Barber: The great danger in any democratic republic is the danger that people think democracy is an automaton — that is to say, an engine that goes of itself without any effort and that like the battery in the advertisement, it just keeps going and going and going. But, in fact, democracy doesn't keep going and going and going. It requires the fuel of active citizenship. America's been at it for a long time. There is a sense on the part of some Americans of being burned out, of apathy, of not caring. And even now with this extraordinary turnout — and I was delighted to see the much larger turnout in the elections — I think that a lot of Americans maybe think that now that they have voted in a new party, a new administration, two new young men — Bill Clinton and Al Gore — that now these men on their white horses will save us and we can all go home and go about our business. So there is always that sense that democracy doesn't have to be worked at, when the fact is that in a democracy, like a good marriage, a good relationship, a good job, you've got to work at it all the time and the minute you stop working, no matter how good it's been, it starts going downhill.

London: What kind of work?

Barber: Civic work. Civic activity. And that means much more than just voting, maybe doing jury duty once in a while. Citizenship is in a certain sense a full-time occupation. Which is why it is hard, because Americans also have other jobs — they've got families, they've got to earn a living. Citizenship is, at its best, a full-time job. It means taking ongoing responsibility for all of the communities in which you live: your family, your neighborhood, your church, your school, your synagogue, the town, the state, the nation, and of course increasingly now we talk about a genuine responsibility to the whole globe environmentally as well. Those are tremendous responsibilities and they do exact a real price. People get tired out, they don't want to have the time for it, so it takes that kind of civic work. It's a work that is not discharged by voting — people think somehow "Now I've been a good citizen, I voted, now I can go home again." But voting is the first step towards citizenship, not the last step.

London: How did the idea of writing a book about education occur to you? Did the success of Allan Bloom's The Closing of the American Mind have anything to do with it?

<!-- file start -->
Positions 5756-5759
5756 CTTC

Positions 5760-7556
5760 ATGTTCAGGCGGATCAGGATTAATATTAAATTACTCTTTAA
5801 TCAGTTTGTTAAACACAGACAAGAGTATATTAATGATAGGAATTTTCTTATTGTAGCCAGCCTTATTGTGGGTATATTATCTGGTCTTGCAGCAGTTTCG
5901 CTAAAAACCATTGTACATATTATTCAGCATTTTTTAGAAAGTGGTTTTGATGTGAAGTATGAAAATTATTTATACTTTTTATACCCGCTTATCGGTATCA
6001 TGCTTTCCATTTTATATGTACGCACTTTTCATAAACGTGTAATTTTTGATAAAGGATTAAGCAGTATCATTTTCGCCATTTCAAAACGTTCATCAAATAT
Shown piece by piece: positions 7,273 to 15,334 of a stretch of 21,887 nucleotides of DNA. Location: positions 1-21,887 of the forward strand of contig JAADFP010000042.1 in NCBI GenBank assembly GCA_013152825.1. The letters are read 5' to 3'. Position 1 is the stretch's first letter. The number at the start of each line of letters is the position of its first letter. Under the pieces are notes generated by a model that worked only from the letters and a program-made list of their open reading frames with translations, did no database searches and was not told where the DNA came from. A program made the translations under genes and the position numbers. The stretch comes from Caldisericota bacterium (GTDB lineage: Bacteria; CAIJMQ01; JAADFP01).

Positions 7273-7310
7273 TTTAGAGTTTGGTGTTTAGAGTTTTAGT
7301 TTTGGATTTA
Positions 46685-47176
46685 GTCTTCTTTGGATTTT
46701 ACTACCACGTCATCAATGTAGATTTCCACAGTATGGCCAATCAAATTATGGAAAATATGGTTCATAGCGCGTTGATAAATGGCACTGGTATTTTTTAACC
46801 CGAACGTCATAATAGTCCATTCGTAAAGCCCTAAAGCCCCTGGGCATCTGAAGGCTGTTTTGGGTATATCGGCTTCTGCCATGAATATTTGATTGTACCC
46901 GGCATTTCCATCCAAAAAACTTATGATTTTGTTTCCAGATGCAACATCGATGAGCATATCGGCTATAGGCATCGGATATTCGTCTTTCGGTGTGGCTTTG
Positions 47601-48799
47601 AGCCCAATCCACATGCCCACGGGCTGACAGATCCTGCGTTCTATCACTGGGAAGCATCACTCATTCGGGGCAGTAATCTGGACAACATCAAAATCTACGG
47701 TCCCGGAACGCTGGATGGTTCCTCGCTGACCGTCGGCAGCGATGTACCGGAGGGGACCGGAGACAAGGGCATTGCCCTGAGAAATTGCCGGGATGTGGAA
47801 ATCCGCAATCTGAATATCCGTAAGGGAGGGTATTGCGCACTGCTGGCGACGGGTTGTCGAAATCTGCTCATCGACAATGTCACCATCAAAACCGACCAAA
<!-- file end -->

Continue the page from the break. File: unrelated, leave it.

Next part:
Barber: Well, you know Allan Bloom was an obvious foil for some of my ideas. I disagree with him on almost everything he said about education. But I do agree with one fundamental premise, and that is that education is crucial to the life of our democracy. In that sense, anybody who has been thinking about democracy has to think about education.

When Thomas Jefferson died, he instructed that on his tombstone be written only two things. Nothing about his presidency, nothing about the Louisiana purchase. The two things were that he wrote the Virginia Bill of Rights, and that he founded the University of Virginia. Jefferson saw a profound connection between the Bill of Rights — the document embodying the rights of citizens — and education as the foundation which made democracy work and made the Bill of Rights work. The founding of the common school, the public school, in America was for Jefferson the foundation for an effective and successful democracy. I think we have lost sight of the connection between the schooling, citizenship and democracy.

I wrote An Aristocracy of Everyone in part to get back to the central connection between public education and public citizenship.

London: Many people say that there's too much talk about the Constitution and the Bill of Rights. America is a different place than it was 200 years ago. Is that a valid point?

Barber: Of course, America is a different place. By the way, one of the most extraordinary things about the Constitution, and one of the reasons we can talk about it all the time, is that it was one of the most flexible, open-ended documents ever written — unlike some of Europe's legalistic constitutions in which every last policy issue is legislated by the basic constitution. Ours was a fundamental law that was open to change, was extraordinarily flexible, and has managed as a result to be a governing document for 200 years.